The Seventh Cross (film)

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The Seventh Cross
The Seventh Cross VideoCover.jpeg
Directed by Fred Zinnemann
Produced by Pandro S. Berman
Written by Helen Deutsch
Based on The Seventh Cross
by Anna Seghers
Starring
Music by Roy Webb
Cinematography Karl Freund
Edited by Thomas Richards
Distributed by Metro-Goldwyn-Mayer
Release date
  • July 24, 1944 (1944-07-24)
Running time
110 minutes
Language English
Budget $1.3 million[1]
Box office $3.6 million[1]

The Seventh Cross is a 1944 drama film, set in Nazi Germany, starring Spencer Tracy as a prisoner who escaped from a concentration camp. The story chronicles how he interacts with ordinary Germans and sheds his cynical view of humanity.

The film co-starred Hume Cronyn, who was nominated for the Academy Award for Best Supporting Actor. It was the first film in which Cronyn appeared with his wife Jessica Tandy, and was among the first feature films directed by Fred Zinnemann.

The movie was adapted from the novel of the same name by the German refugee writer Anna Seghers. Produced in the midst of the Second World War, it was one of the few films of the era to deal with the existence of concentration camps.[2]

Plot[edit]

The year is 1936. Seven prisoners escape from the fictitious Westhofen concentration camp near the Rhine. The escapees are: a writer, a circus performer, a schoolmaster, a farmer, a Jewish grocery clerk, George Heisler (Spencer Tracy) and his friend Wallau (Ray Collins).

The camp commandant erects a row of seven crosses and vows to "put a man on each." The first to be apprehended is Wallau, who dies without giving up any information. With the dead Wallau narrating, the film follows Heisler as he makes his way across the German countryside, steals a jacket to cover his prison garb, and watches as the Nazis round up other escaped prisoners, where they are returned to the camp and hung on crosses, suspended by their arms tied behind their backs. Through it all, the local population seems largely indifferent.

Heisler first makes his way to his home city of Mainz, where his former girl friend, Leni (Kaaren Verne), had promised to wait for him. But she has since married and refuses to help. He is given a suit of clothes by Mme. Marelli (Agnes Moorehead), and nearby one of his fellow escapees, the acrobat, leaps to his death to avoid being captured. With his options running out, Heisler goes to an old friend, Paul Roeder (Hume Cronyn). Though Roeder is a factory worker with a wife (Jessica Tandy), and young children, he still risks all to help Heisler. Roeder gets in touch with the German underground, whose members risk their lives to get Heisler out of the country. Through his exposure to this courage and kindness, and with the help toward the end of a sympathetic waitress (Signe Hasso), Heisler regains his faith in humanity. He escapes via boat to an unknown destination that he identifies as "probably Holland."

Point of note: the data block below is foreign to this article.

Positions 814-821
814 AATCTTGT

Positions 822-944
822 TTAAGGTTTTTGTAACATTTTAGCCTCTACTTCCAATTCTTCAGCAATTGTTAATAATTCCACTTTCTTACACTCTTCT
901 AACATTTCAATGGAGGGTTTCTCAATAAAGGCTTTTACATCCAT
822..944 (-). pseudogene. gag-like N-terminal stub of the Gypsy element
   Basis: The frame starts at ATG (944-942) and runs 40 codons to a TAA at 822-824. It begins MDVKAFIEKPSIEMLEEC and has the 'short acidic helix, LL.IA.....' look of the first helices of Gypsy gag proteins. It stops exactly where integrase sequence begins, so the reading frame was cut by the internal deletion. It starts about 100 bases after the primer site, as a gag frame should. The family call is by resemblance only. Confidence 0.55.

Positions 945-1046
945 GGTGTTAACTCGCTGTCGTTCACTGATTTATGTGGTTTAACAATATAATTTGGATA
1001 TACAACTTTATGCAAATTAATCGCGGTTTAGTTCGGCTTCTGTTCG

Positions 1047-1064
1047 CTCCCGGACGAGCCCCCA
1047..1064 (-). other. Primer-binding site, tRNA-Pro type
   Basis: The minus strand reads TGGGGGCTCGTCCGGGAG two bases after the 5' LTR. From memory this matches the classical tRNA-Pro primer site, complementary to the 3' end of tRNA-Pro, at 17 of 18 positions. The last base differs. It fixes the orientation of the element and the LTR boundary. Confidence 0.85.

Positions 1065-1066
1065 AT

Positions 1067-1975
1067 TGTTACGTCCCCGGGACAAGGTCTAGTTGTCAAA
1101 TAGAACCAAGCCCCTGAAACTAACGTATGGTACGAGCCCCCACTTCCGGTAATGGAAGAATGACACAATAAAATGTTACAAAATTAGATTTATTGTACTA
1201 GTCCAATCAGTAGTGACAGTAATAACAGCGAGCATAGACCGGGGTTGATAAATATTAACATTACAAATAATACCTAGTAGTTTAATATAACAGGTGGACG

Cast[edit]

Production[edit]

Anna Seghers, the author of the novel from which this movie was adapted, was a Communist, and Wallau and Heisler were Communists in the book. In Seghers' script, their political affiliation is not given. The political thrust of the film is thus about the anti-Fascist German resistance.[4] Refugees from Nazi Germany played many small roles, with the small uncredited bit part of a janitor played by Helene Weigel, the prominent German actress and wife of Bertolt Brecht.

MGM publicity played up the fleeting romantic element between Tracy's character and that of the Swedish actress, Signe Hasso, with the tagline: "The revealing novel of a hunted man's search for love!"[5]

Box office[edit]

According to MGM records the film earned $2,082,000 in the US and Canada and $1,489,000 elsewhere resulting in a profit of $1,021,000.[1]

References[edit]

  1. ^ a b c The Eddie Mannix Ledger, Los Angeles: Margaret Herrick Library, Center for Motion Picture Study .
  2. ^ The Seventh Cross by Anna Seghers, Little Brown Book Group UK. URL accessed March 19, 2018.
  3. ^ "James Dime". Turner Classic Movies. Retrieved March 24, 2018. 
  4. ^ J.E. Smyth, Fred Zinnemann and the Cinema of Resistance, Univ. Press of Mississippi, 2014 ISBN 1-617-03964-0, p. 31, 38.
  5. ^ See for example, The Decatur Daily Review, Decatur, Illinois, December 2, 1944, Page 2

External links[edit]